All too often there are news headlines that remind us about the dangers that can face female travellers. Whilst of course women should not have to change their behaviour because of the actions of a criminal minority, if you wish to take extra precautions whilst travelling, we would like to share some tips.
Statistically, the three main incidents that are more likely to occur with women than men are: sexual harassment, sexual assault, and handbag theft. While there are plenty of safety rules that all travellers should follow, female travellers may face unique security situations while abroad. Security and health risks are highly variable and depend on the traveler, the destination and the activities. The following guidance is designed particularly to help prevent exposure to, or limit the impact of, the security and health risks that female travellers may encounter, though much of this information is useful regardless of gender.
Most tips for women travellers, and indeed all travellers, come down to one thing: common sense. For example don’t walk in strange areas after dark, lock your doors, don’t leave your valuables lying around, and be alert.
Do your research
Part of the travelling experience is paying attention and adapting to the local culture and the environment you are in. This means an awareness of local expectations and cultural values. Take time to learn about the values and customs of the country you’re visiting – it can be helpful to be aware of social norms, and how to fit into the culture.
Assumptions can be quite dangerous, and knowing some information about the destination can be very important. For example: An understanding of the basic geography of the city and potential trouble spots may be invaluable. Have any of your colleagues been there before, and can offer advice? Do you know where the office is located and what local contacts will be available to support you if needed? Will you have the chance to review the streets surrounding the hotel and the route to the office in daylight?
If practical, allow some time after you arrive in a new destination so you can get the lay of the land before your meeting or assignment begins.
Don’t be a target
Be aware of local attitudes toward women in the country in which you are travelling. Ask yourself whether women tend to wear concealing clothes? If so, it may help to minimise unwanted attention if you avoid wearing short shorts, low necklines or tight clothing. Travel experts generally recommend wearing long, loose-fitting clothes when travelling internationally.
In some cultures, a woman travelling alone is considered to be available. If you want to ward off unwanted advances, try wearing a fake wedding ring. It may be helpful to avoid eye contact with unknown men, as they may construe this as an invitation to approach you.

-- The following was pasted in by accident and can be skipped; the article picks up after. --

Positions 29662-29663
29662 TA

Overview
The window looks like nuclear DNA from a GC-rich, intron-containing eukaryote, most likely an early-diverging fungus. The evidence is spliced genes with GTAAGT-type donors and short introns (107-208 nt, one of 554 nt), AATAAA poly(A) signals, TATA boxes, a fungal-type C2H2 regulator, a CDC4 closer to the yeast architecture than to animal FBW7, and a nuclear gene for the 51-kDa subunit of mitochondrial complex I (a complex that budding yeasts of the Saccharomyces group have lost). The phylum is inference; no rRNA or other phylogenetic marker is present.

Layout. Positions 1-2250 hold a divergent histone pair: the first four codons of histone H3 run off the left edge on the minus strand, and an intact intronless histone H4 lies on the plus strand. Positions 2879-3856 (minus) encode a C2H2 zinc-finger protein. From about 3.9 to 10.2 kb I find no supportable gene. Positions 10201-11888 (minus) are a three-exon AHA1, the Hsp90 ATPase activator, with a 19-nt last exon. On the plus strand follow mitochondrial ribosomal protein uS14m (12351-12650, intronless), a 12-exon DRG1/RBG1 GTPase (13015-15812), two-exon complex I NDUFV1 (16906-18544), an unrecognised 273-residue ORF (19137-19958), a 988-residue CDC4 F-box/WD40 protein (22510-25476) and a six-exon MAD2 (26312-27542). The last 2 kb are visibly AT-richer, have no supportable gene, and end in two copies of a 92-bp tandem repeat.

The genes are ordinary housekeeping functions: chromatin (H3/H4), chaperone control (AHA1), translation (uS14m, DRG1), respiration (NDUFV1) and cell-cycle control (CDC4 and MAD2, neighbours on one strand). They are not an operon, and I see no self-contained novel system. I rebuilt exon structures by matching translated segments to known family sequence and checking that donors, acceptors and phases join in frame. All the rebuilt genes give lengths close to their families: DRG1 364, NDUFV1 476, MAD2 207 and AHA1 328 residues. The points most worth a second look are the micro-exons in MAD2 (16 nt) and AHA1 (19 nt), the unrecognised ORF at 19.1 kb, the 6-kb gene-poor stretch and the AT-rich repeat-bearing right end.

Know what to do in an emergency
Find out the local emergency services number and make sure you have a functioning mobile phone with you at all times. Leave a copy of your itinerary with a friend or family member back home and be sure to check in regularly by phone or e-mail.
It’s also a good idea to register your presence with your home country’s embassy when you’re travelling internationally. Finally, when you leave your hotel, let the front desk know when you should be expected back.
If you are attacked, use caution when reporting the crime. In certain countries, police may not be sympathetic to female victims. Contact the Global Safety Operations Centre immediately, let your hotel or embassy advise you of the best course of action.
Experience can be a mitigating factor – it will affect confidence, and many experienced travelers may have found themselves in a variety of challenging situations, especially those who are on the road regularly.
A strong prior knowledge of the destination helps with selection of hotel, restaurants, etc. However be wary of overconfidence – seasoned travellers sometimes may pay less attention to advice and alerts since they can feel that they have “been there and done that.” Confidence and assertiveness are important characteristics. It’s about walking with purpose and avoiding overt expressions of confusion.
If you have a particular destination in mind, it can be a good idea to know the route you intend to take before you leave your hotel or office, so you don’t have to check a map while out on the street.
Try to stay calm if you find yourself in a situation where you are being harassed. Losing control lessens your power over the situation. The worst thing to do in a crisis is panic.
It’s not all bad
And finally – going abroad is usually a great experience – it’s not all doom and gloom. These precautions are not intended to scaremonger, or intimidate women who are travelling abroad. They’re just meant to provide some ideas, so you can enjoy your destination safely.